Some players and other members of the New Orleans Pelicans organization have received their first dose of COVID-19 vaccinations, following changes in the eligibility standards for Louisiana residents.
The Pelicans said the vaccines were administered Saturday, though they did not disclose who got them. They are the first NBA team to acknowledge a widescale receipt of the vaccine by members of a club.
The team said it was supporting “the state's vital efforts" to encourage residents to get vaccinated, and Pelicans coach Stan Van Gundy said he'd like his team to be an example.
“In my opinion, the more people we can encourage to get vaccinated, the better off all of us are going to be," Van Gundy said. “It seems to me it's really our only way to get past this whole experience with COVID and be able to open up more and to keep people safe."
State officials in Louisiana expanded the list of those who may receive the vaccine last week “to include people who have health conditions that may result in a higher risk of disease” and are over the age of 18. Among the higher risk groups: those with a body mass index of 25 or more, which would technically classify them as overweight.
Many of the Pelicans’ players fall into that category, despite being NBA players and elite athletes.
“I’m getting the vaccine shot tomorrow... ya boy kinda nervous,” Pelicans guard Sindarius Thornwell tweeted.
Thornwell is listed at 6-foot-4 and 215 pounds, which would give him a BMI of 26.2 — and therefore make him eligible for the vaccine, even though he is in outstanding physical condition.
The NBA has no issue with the Pelicans receiving the vaccine because state guidelines were followed. NBA Commissioner Adam Silver has said repeatedly that the league and its teams would not “jump the line” and get vaccines before they are eligible to do so.
“League policy requires teams to follow their state’s vaccination guidelines and programs and we are fully supportive of players and team staff being vaccinated when they are eligible,” an NBA spokesperson said in a statement.
Van Gundy said the Pelicans and their medical staff have made clear in recent weeks “that we weren't going to skirt any of the rules, we weren't going to jump the line, but we would look for our opportunities to get in."
“And we did that," Van Gundy said. “I think it's good. Hopefully, we can participate in promoting people getting the vaccine when it's available to them, because I think it's our way out of this whole thing."
Some NBA coaches, San Antonio’s Gregg Popovich among them, previously received the vaccine. Popovich is 72, which means he has met the Centers for Disease Control and Prevention’s age recommendation standards to prioritize people over 65 from the outset of the vaccine rollout process.
Other states have made similar changes to rules in the last several days as vaccines become more readily available, just as Louisiana did. The NBA has been holding Zoom calls with teams for the past several weeks, educating players and staffers on the vaccine.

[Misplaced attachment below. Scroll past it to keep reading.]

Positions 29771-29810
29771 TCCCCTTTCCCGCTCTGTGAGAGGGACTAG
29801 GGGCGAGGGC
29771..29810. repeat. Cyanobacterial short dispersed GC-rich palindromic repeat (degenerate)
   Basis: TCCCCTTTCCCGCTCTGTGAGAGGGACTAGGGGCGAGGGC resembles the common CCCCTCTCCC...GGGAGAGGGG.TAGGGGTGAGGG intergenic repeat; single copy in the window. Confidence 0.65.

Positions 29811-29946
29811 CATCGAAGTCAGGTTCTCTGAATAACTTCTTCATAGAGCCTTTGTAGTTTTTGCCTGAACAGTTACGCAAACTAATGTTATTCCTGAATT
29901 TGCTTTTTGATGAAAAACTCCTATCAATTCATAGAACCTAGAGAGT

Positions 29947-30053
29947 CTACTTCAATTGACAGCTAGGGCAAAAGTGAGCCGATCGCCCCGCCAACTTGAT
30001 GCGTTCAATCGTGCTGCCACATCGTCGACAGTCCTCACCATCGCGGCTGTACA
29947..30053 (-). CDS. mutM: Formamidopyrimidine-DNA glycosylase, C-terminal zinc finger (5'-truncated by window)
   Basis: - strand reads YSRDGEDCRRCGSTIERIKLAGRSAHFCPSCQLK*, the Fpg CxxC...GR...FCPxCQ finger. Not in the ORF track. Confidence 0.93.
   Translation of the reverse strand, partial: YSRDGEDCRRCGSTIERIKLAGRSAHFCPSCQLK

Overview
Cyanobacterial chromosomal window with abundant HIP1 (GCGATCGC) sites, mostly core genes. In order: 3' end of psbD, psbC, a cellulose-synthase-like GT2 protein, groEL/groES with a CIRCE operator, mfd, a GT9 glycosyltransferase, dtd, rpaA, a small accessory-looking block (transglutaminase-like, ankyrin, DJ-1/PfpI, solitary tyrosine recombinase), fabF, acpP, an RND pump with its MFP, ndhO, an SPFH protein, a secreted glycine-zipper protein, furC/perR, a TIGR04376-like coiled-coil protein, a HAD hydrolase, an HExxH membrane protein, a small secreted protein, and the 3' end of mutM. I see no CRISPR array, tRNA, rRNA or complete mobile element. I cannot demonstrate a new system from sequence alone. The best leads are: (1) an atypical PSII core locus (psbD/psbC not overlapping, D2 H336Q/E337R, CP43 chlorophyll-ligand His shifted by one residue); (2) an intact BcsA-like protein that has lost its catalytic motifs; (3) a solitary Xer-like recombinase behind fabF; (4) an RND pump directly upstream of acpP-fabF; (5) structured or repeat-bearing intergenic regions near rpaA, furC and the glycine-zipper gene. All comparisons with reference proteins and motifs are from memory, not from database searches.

“I think ultimately these are personal decisions that players need to make, just like everyone in our communities need to make,” Silver said at the All-Star Game in Atlanta earlier this month. “We see our role, together with the Players Association, as providing them with the best possible information, and also encouraging them to seek out information on their own. They have personal physicians, others they may rely on.”
Silver said at that news conference that he was unaware of any player being vaccinated at that point. The NBA, however, has told teams and players that once completely vaccinated, they would no longer risk having to miss games and quarantine if they are flagged as a close contact of someone who has tested positive for COVID-19.
“Many of our players have had to sit out not because they tested positive but because they were required to quarantine because of a close contact,” Silver said.
Experts have noted that Black Americans were getting inoculated at levels below their share of the general population since the vaccines began rolling out, for several reasons — including deep distrust of the medical establishment because of a history of discriminatory treatment.
“We need to understand where that comes from,” Van Gundy said. “As a government, as an establishment, we’ve done some pretty bad things. And so, over time, there’s people out there who remember experiments and things done on people of color without their consent. And there’s not a trust level. ... Whether we agree with that or not, you have to understand it.”
The league has had about 100 players test positive this season — 48 of those in the week before the start of training camp — and has had to reschedule 31 games so far this season for virus-related reasons, such as positive tests and contact tracing keeping teams from having enough players to take the floor.
Not all players have publicly said they will receive the vaccine when it becomes available in their communities. Los Angeles Lakers forward LeBron James said during All-Star weekend he would make the decision with his family and “keep that to a private thing.”
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